Washington/Beijing: The US on Sunday imposed fresh tariffs on $112 billion worth of Chinese imported goods, while Beijing also levied duties between 5-10 per cent on $75 billion American products, marking a sharp escalation of the bruising trade war between the world’s two largest economies.
The developments took place on the same day that Chinese state broadcaster CGTN reported that negotiating teams from both countries were planning to meet in early September in the US to try to reach a mutually satisfactory agreement to end the ongoing trade war, reports Efe news.
However, China’s Ministry of Commerce lamented that the new round of tariffs levied by the US was not the best climate for trade negotiations.
The latest American tariffs on Chinese goods come into force at 12.01 a.m. on Sunday, according to the Office of the US Trade Representative (USTR).
On August 23, US President Donald Trump announced that from September 1 onwards, he would raise tariffs from 10 per cent to 15 per cent on a substantial portion of Chinese imports in response to levies by China on American goods.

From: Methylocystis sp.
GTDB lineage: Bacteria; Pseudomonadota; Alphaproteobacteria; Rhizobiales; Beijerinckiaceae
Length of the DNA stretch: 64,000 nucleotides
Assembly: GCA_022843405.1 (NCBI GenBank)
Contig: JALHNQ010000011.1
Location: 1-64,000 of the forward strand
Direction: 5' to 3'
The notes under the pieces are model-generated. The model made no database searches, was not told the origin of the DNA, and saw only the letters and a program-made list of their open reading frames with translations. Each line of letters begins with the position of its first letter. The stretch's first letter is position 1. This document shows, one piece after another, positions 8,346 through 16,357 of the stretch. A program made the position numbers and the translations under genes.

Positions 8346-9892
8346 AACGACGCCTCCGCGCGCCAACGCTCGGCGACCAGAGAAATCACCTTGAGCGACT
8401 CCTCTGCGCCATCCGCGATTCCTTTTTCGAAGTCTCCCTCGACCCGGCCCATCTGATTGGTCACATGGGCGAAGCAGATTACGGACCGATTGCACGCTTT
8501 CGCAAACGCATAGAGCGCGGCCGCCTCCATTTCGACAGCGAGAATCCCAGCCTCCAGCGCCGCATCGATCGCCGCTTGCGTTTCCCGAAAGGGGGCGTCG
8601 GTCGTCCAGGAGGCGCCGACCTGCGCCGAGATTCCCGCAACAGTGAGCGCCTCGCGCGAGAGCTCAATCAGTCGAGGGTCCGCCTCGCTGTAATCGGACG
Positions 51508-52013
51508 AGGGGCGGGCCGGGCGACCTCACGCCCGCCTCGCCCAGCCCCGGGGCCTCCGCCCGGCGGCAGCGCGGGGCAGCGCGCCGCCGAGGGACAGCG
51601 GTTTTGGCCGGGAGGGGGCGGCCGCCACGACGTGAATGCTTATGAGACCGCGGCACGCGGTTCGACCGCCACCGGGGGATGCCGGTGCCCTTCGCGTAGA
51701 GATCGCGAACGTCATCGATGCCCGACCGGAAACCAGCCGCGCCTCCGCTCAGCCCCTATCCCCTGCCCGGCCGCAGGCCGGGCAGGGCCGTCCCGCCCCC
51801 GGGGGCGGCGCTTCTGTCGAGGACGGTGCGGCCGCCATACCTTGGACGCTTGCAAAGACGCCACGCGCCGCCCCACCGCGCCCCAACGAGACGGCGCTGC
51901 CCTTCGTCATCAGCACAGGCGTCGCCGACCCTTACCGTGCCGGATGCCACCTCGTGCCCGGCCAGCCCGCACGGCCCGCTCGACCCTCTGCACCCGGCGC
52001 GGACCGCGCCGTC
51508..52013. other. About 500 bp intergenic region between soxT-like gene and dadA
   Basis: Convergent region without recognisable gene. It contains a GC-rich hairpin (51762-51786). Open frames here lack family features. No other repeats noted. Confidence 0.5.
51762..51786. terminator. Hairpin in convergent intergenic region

Trump also announced another increase in tariffs that is set to come into effect next month.
Sunday’s move is the first phase of Trump’s latest plan to place 15 per cent duties on $300 billion of Chinese imports by the end of the year.
The USTR has not however clarified the value of goods due to be hit with the first round.
Products to be targeted range from meat and cheese to pens and musical instruments.
The 15 per cent rate supersedes the 10 per cent originally planned and was announced last week as tensions between the two sides escalated.
In retaliation, China imposed a 5 per cent levy on crude oil, along with measures targeting $75 billion of US goods.
The measures included extra tariffs of 5 per cent and 10 per cent on nearly 1,717 targeted products.
The second round of tariffs slated to be imposed from December 15, includes clothing, footwear and technology like phones and computers, reports the BBC.
In addition, the Trump administration plans to raise the rates on existing duties from 25 per cent to 30 per cent on October 1.
The USTR said that, until September 20, it would be collecting public comments on the planned tariff increases to 30 per cent.
Trump launched the trade war as part of his “America First” bid to lower a wide trade deficit with China, but the tariffs imposed thus far have barely made a dent in that gap.